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Thursday, 20 July 2017

TGOC2017 Day 2: Baobh-bhacan Dubha to River Meig

What does our VeryVeryNiceMan Mr Williams and the Leaderene have in common? (I do like Leaderene. The term was invented by Norman Singeing Sideburns) As I can hear David choking on his kedgeree, I'll supply the answer immediately. Both enjoy/enjoyed perishingly few hours of nighttime sleep.

With this valuable knowledge stored away, just before lights out last night, I asked David to call me at a quarter to six so that we can be away by eight. This routine is normally performed by Lord Elpus who is also an early riser but now the blighter has absconded this duty has transferred to my remaining companion, along with opening plastic packaging and letting me know the name of the present incumbent of Number Ten, just in case of accidents. I wouldn't want them to think I had lost my marbles.

CLICK TO ENLARGE

CLICK TO ENLARGE

David is no slouch in matters mathematical and within a split-second came back with 'That's two and a quarter hours!' and  'David Cameron.'

But this is a holiday! I enjoy a lazy stretch, two or three drinks and a decent breakfast by the pool in the sunshine. I suppose the morning routine could be performed at a slicker pace, and on occasion it has, but that way the day gets off to a poor start.

However, this morning doesn't start well. I wake to rain spattering on Trinnie's flanks and a decidedly cool brisk breeze. Of our yesterday evening's sparklingly clear blue pool, barely twenty yards away, there is no sign. We are in the clouds.

The weather forecast of a couple of days ago has turned out to be correct. This morning is supposed to be 'Cloudy, Windy and Heavy Showers' and we have a very steep descent from Sgurr na Feartaig to contend with on a very long wet grassy slope to Bealach Bhearnais. A few years back, a very experienced Challenger had taken a life-flashing-before-his-eyes hurtle down such a grassy slope, resulting in substantial injury. He was wearing trail shoes. His experience has lodged in my grey matter. David's in shoes. You can't dig your heels in to get bite in grass, wearing shoes.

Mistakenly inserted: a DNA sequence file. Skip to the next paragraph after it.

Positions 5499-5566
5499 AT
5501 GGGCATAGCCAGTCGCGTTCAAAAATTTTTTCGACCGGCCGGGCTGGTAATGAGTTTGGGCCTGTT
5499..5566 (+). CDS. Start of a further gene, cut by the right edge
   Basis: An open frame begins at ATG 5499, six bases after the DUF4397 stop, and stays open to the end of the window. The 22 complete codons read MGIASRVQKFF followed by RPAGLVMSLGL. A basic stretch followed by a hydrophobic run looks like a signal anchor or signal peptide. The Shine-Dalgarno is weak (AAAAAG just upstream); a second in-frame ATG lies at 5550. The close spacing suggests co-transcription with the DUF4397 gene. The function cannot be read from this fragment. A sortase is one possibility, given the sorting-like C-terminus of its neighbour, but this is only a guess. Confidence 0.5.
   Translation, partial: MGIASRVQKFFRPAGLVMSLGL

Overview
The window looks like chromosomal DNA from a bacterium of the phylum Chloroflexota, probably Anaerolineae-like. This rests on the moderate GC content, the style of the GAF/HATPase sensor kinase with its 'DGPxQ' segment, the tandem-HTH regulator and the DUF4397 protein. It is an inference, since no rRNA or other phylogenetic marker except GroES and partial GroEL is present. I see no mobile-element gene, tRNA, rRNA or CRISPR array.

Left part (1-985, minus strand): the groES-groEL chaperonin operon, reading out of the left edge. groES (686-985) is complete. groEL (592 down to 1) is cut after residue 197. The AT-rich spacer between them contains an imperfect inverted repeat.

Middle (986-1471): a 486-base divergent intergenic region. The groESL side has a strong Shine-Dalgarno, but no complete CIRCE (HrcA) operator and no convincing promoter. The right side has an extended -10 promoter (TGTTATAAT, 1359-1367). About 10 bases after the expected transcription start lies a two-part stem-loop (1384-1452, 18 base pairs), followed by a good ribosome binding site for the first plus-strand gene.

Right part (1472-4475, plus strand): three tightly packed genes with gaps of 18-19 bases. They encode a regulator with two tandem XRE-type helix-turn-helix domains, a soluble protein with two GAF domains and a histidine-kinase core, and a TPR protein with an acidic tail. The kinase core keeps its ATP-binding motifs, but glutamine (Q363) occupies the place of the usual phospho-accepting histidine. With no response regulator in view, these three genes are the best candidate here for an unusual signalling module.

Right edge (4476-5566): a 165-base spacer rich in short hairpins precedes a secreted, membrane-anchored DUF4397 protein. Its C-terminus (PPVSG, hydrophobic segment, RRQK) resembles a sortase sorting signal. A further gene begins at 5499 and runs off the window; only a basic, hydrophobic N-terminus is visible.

David and I talk today's route through and happily we agree quickly to continue on our lower Foul Weather Alternative. Same distance, less ascent, no steep descents on wet grass but a lot more off-piste rambling up to Bealach Bhearnais. Our Fine Weather Route, over the top of Sgurr na Feartaig would actually be a far less demanding day. Choosing our FWA today also means the next day's route is a less onerous walk. But you'll gather this from the maps when you take a look.

We start the day heading west, not the natural bearing for Challengers, before dropping down to the bothy to have a nose-about. Then it's a delightful stroll following the Abhainn Bhearnais upstream to the bealach. Occasional rest stops are taken where food bags are nibbled, to no apparent reduction in their size.  

VIEW FROM BEALACH BHEARNAIS, BACK TO YESTERDAY'S CREAG A' CHACRAINN

The bealach arrives in surprisingly good time and we pause in the decidedly nippy wind to look back and congratulate ourselves on progress to date. On the climb up we had spotted a couple of backpackers in the distance. We amble over the top for some shelter and come across them - a young couple from Austria. They are flying a small drone with a camera to record their walk. It is very light and with the charger they also carry it has enough juice for over an hour's flight - plenty enough between stops where it can be recharged, It isn't noisy and folds away to a small size. The whole caboodle weighs a couple of pounds at most.

AUSTRIAN COUPLE ON THE CAPE WRATH TRAIL

The rivers are very low so we follow the path all the way down to the wire bridge as it looks considerably easier walking than the route we had mapped out for ourselves. We watch as the first, and then the second Austrian attempts the wires, Both now have wet backsides. We rock-hop across the very low water, dryshod and wave goodbye as they are heading west.

It's a dull four km on a track to Glenuiag Lodge (a holiday home) and the hut, but a milestone is reached as we cross Scotland's East-West watershed. This means, surely, it's all downhill from here? 

HUGE RUFTY-TUFTY DAVID AT THE TINY GLENUIAG HUT

More inroads are made into the still gargantuan food bags, still to no apparent effect. Ahead of us is a distant lone walker, in pale blue strolling at a leisurely pace. The walk down Gleann Fhiodhaig is a delight, following the River Meig. Occasional smartish showers sweep through to keep us on our toes.

VIEW EAST FROM THE GLENUAIG HUT DOWN GLEANN FHIODHAIG

The path, sketchy at times, is a delight and we are overhauling the pale blue lone walker remarkably quickly.

BORED WITH POSING FOR PHOTOGRAPHS, THE BOUNDER ATTEMPTS TO ESCAPE FROM THIS PICTURE